Updated: Jul 29, 2020
Ingrown toenails can strike for a number of reasons—activity, environment, even genetics. And when they do strike, they can be more than a simple nuisance. Pain, tenderness, swelling, and difficulty wearing shoes can all be part of the problem. In the worst cases, you might get an infection—and that’s especially bad news for those with diabetes or impaired circulation.
So, prevention is the order of the day. But how do you prevent ingrown toenails? That depends on the underlying causes, though the following strategies can be effective if your condition isn’t linked to genetics:
Toenail trimming. You might think that toenail trimming is a no-brainer skill, but you might be doing it wrong! We recommend that you cut a straight edge from corner to corner, and leave the nail with a bit of length on it—about even with the end of the toe. If you cut too short or curve it like you would with your fingernails, you increase the risk of an ingrown nail.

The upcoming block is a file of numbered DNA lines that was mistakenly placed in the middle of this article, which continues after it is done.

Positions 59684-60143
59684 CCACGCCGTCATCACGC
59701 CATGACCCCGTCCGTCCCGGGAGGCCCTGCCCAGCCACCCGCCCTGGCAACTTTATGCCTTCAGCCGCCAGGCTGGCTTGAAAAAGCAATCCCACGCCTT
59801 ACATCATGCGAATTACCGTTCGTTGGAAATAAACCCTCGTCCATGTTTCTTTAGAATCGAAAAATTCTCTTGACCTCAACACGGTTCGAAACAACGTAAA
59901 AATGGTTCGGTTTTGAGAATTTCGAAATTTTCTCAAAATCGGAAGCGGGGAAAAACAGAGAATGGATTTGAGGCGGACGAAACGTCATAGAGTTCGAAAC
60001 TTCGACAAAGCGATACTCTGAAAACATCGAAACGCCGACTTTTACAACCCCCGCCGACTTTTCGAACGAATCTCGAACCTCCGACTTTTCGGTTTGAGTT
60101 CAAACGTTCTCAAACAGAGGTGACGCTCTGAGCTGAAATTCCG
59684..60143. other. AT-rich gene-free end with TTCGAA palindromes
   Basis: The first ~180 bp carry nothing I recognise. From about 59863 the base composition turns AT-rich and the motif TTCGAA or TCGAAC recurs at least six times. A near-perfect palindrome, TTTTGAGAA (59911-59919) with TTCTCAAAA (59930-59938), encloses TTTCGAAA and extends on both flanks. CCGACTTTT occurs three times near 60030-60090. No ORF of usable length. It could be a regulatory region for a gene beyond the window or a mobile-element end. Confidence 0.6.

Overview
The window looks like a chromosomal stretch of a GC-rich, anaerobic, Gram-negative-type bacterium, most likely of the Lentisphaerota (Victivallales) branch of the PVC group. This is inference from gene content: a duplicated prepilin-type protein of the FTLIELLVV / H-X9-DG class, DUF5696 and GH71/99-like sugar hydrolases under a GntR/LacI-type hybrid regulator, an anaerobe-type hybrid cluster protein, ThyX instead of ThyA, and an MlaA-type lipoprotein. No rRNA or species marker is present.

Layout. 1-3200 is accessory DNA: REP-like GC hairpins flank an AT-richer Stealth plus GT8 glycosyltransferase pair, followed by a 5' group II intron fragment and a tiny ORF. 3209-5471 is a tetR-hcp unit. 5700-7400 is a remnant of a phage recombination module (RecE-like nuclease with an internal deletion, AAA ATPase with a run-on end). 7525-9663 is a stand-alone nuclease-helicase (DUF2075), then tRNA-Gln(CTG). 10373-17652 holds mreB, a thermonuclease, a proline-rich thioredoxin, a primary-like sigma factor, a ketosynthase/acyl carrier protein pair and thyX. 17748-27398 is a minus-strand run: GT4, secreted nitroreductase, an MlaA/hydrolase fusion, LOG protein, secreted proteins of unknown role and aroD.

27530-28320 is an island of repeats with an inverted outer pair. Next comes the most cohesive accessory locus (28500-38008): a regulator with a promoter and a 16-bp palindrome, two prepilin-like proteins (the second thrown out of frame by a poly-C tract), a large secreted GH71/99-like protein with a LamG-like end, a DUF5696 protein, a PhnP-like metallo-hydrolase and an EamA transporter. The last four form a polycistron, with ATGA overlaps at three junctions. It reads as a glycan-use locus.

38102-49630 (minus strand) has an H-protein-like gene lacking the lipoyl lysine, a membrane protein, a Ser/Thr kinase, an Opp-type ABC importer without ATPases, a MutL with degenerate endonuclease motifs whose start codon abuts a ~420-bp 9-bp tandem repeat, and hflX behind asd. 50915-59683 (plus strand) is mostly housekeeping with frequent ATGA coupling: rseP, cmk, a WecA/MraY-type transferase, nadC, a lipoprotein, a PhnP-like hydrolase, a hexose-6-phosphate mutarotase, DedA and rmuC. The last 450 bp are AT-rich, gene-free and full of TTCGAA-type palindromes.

Space in your shoe. Try to avoid tight shoes that pinch and compress in the toe box area. This can push the nails downward into the flesh. Make sure you have plenty of wiggle space, both up and down and side to side.
Protecting your toes. Stubs and crush injuries can often cause ingrown toenails. If you’re participating in physically active hobbies or occupations, make sure you protect yourself with closed-toe shoes (or steel toes if necessary).
Unfortunately, these techniques may not work if there’s a genetic component behind your recurring ingrown toenails. The truth is, some people may simply be predisposed to ingrown toenails, particularly if they’ve inherited particularly curvy nails from their parents.
Fortunately, that doesn’t mean a lifetime of suffering! It just means you may require a minor surgical procedure to get the lasting relief you need. After we cut out your ingrown toenail, we can also use a chemical agent to keep the same portion of nail from growing back. This should solve the problem for good.
The bottom line? No matter what’s causing your ingrown toenails, you can stop them from coming back. Schedule an appointment today with Gulf South Foot & Ankle to review your treatment options. You can call the Metairie office at (504) 708-4810, or the Covington office at (985) 809-1464.